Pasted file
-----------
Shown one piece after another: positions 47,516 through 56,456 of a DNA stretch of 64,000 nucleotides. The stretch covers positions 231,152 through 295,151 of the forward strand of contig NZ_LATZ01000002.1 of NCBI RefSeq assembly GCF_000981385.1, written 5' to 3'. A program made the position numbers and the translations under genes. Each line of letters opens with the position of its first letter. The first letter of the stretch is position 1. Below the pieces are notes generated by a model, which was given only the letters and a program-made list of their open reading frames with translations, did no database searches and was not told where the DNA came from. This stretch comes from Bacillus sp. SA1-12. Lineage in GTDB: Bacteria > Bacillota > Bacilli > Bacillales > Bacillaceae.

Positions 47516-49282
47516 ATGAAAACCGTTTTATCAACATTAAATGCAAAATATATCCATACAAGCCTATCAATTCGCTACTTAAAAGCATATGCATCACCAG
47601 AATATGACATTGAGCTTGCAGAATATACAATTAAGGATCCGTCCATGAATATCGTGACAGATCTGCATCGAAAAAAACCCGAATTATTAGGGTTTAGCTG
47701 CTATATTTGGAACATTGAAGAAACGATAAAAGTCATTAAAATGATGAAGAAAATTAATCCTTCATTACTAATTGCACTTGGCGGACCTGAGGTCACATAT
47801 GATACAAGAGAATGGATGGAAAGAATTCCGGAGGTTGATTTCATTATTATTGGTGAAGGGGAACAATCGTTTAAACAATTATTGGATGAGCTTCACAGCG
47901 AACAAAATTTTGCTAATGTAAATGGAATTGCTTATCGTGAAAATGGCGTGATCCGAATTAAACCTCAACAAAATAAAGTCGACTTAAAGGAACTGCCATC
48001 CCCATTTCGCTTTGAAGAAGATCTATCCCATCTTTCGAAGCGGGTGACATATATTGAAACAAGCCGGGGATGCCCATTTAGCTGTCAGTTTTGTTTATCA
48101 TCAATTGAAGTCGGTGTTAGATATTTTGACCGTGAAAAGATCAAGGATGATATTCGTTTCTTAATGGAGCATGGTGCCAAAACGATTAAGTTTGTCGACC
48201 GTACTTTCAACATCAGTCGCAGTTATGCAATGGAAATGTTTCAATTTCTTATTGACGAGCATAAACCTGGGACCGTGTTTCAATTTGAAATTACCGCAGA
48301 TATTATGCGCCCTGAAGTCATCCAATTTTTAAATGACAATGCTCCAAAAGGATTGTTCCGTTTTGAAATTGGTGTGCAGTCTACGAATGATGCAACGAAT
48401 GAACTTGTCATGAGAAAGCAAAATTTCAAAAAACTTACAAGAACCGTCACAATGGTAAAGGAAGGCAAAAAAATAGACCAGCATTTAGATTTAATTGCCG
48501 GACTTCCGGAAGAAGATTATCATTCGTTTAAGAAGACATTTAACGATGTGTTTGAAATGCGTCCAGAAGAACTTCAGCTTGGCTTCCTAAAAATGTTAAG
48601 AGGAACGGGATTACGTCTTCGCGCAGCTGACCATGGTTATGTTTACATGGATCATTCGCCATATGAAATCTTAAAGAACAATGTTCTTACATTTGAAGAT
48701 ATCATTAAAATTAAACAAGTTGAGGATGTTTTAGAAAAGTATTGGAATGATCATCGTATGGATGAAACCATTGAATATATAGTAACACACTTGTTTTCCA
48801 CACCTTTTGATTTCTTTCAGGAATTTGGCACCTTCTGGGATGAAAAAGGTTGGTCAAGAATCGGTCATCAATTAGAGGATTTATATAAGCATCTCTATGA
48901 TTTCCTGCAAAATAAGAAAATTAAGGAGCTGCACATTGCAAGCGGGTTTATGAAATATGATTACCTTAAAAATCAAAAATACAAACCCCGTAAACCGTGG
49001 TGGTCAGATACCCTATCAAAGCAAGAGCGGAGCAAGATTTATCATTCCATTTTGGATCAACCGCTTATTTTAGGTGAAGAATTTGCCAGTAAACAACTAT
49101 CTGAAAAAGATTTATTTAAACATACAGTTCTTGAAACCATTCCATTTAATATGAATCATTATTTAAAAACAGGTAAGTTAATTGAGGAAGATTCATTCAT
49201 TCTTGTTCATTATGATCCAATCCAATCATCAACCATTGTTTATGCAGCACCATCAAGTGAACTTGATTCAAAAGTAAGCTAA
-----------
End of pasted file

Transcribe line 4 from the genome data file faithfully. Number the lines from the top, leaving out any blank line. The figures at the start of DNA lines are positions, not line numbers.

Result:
47601 AATATGACATTGAGCTTGCAGAATATACAATTAAGGATCCGTCCATGAATATCGTGACAGATCTGCATCGAAAAAAACCCGAATTATTAGGGTTTAGCTG